Ractopamine in Animal Feed
Ractopamine Hydrochloride or simply Ractopamine is a beta agonist drug that increases protein synthesis that has been approved in the United States as a livestock feed additive to improve weight gain, muscle mass, limit fat deposition, lessen waste production, and even reduce overall feed consumption.
In animals, ractopamine works to increase protein synthesis and thicken muscle fibers leading to quicker, leaner growth. An estimated 80% of all beef, swine, and turkey in the United States are supplied with the drug, which is not approved for direct human use under any circumstance.
Why Is It Ractopamine Used?
The United States Federal Register approved its use on January 26, 2000, due to how adding it to feeds was proven to be economically advantageous for both farmer and their livestock. Paylean is the most popular brand of Ractopamine which was involved in a study that observed the agricultural benefits of using the compound.
“Feeds containing 4.5 grams per ton (g/t) ractopamine hydrochloride is used for increased rate of weight gain, improved feed efficiency, and increased carcass leanness. Feeds containing 4.5 to 18 g/t ractopamine hydrochloride are used for improved feed efficiency and increased carcass leanness.”
Arguments for the use of Ractopamine in animal feed
The amount used in meat may be tolerable for human consumption. One study cites the amount excreted by humans through urination was low, and that a clear relationship between urinary concentrations of Ractopamine and daily meat consumption could not be established.
Some prominent websites suggest that ractopamine is associated with a decreased reproductive function, mastitis, birth defects, and death in dairy herds, thereby posing a significant animal health and welfare concern. However, none of the websites we examined linked citations to support those claims. Further, the studies we examined, both published and unpublished, did not offer evidence to support these conclusions, either.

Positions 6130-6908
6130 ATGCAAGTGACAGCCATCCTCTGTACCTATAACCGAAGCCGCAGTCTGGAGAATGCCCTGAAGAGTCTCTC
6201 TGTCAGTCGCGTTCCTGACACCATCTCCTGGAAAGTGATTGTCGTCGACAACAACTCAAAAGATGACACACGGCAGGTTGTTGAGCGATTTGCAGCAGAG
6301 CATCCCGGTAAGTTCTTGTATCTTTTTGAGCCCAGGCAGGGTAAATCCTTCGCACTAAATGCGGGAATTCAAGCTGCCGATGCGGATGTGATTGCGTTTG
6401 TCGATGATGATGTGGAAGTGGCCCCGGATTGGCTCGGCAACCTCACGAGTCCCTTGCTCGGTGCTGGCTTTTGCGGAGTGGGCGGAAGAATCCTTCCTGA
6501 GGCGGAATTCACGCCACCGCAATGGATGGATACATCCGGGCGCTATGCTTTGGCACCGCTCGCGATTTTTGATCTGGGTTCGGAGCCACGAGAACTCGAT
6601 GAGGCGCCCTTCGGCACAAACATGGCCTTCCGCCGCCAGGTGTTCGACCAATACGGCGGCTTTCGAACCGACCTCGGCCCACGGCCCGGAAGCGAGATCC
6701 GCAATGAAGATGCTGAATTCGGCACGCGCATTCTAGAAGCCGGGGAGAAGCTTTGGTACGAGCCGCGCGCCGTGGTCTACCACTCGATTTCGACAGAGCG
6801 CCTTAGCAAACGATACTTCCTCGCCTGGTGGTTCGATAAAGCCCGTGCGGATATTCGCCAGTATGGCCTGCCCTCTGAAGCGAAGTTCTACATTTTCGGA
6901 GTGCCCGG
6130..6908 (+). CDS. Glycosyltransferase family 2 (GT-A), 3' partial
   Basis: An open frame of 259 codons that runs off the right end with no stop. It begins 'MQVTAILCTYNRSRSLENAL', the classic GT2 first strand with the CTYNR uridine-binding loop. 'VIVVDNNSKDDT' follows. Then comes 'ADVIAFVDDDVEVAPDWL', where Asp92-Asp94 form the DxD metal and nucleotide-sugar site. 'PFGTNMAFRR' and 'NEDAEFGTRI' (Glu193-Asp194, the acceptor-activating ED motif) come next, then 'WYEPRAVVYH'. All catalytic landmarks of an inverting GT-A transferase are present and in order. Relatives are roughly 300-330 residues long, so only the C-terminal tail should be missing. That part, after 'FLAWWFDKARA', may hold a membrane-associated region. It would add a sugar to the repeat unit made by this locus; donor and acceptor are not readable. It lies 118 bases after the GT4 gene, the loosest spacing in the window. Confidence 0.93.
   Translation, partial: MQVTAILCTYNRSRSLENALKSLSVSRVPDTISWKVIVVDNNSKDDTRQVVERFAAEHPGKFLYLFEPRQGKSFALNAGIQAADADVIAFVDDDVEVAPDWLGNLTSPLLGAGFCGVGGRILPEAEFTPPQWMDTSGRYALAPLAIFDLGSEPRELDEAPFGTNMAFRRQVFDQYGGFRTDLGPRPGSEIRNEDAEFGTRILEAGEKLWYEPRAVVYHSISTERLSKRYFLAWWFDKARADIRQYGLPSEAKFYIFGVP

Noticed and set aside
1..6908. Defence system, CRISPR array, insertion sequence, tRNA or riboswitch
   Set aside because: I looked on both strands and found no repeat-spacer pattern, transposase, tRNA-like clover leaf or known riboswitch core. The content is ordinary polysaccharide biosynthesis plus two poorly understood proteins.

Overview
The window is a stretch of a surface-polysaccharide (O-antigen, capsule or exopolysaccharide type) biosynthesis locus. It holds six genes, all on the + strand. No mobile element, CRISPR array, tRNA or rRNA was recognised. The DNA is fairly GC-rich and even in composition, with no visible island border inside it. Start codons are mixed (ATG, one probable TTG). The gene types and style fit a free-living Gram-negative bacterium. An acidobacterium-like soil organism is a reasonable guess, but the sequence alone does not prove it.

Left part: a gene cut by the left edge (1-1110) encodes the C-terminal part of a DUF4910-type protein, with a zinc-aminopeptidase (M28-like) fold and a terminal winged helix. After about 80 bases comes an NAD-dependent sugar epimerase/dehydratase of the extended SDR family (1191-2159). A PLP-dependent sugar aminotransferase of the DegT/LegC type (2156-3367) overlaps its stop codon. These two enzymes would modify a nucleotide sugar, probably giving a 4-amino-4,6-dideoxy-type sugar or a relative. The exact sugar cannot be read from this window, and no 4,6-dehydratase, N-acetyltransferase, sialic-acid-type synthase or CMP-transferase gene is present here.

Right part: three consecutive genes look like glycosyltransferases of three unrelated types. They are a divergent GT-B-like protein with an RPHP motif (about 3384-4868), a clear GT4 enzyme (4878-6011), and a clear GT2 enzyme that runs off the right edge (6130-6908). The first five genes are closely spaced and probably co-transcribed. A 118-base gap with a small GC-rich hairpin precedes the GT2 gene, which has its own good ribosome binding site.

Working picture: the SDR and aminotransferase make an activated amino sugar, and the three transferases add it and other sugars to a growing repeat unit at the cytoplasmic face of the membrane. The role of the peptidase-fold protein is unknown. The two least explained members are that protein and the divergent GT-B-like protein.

While these side effects may not be associated with ractopamine, they have been linked to compounds such as Gentian violet, 3 Lasalocid sodium, and Recombinant bovine somatotropins.
Arguments against the use of Ractopamine in animal feed
• Ractopamine is currently used in the United States and 21 other countries and was banned in 122 countries including China, the EU, and Russia due to health concerns – specifically those attributed to cardiovascular disease. Many of the tests conducted found adverse cardiovascular effects of ractopamine on mammals including swine, cattle, rats and mice, monkeys, and dogs.
• Ractopamine is often administered in the days leading up to harvesting, and some research suggests that residues may remain in the meat you buy.
• The World Health Organization (WHO) also documented dose-dependent effects on the human cardiovascular system, noting an increase in heart rate and heart-pounding sensations just one hour after administration. Other “minor” side effects described in human studies include tachycardia, vasodilation, muscle tremors, anxiety and nervousness, and hyperglycemia.
Paleo Foundation Considerations
in the United States as a feed additive and may be relatively safe as a residue in small amounts, Ractopamine is not allowed as a feed additive in our Paleo Approved farm and ranch certification program.
The reason for our ruling is due to our desire to adhere to a Maximum Residue Limit (MRL) adopted by the The International Codex Alimentarius Commission and the Joint FAO/WHO Expert Committee on Food Additives (JECFA). The information published by the two groups suggested that a 10 parts per billion (ppb) limit in pork and beef be adhered to on an international level. While a large number of countries continued to ban its use in meat production altogether, including all of the members of the European Union as well as China and Russia, Ractopamine is currently legal in the United States, Canada, and Mexico. The allowed Maximum Residue Limit in the United States is 50ppb, which is five times higher than recommended by the Codex and JEFCA.
While the effects of ractopamine on animals have been well documented, the impact on human health is not. Further, not enough evidence exists to support the safety of ractopamine residue at a higher than recommended of 10ppb level for human health. Therefore, we will not allow it in our Paleo Approved programs.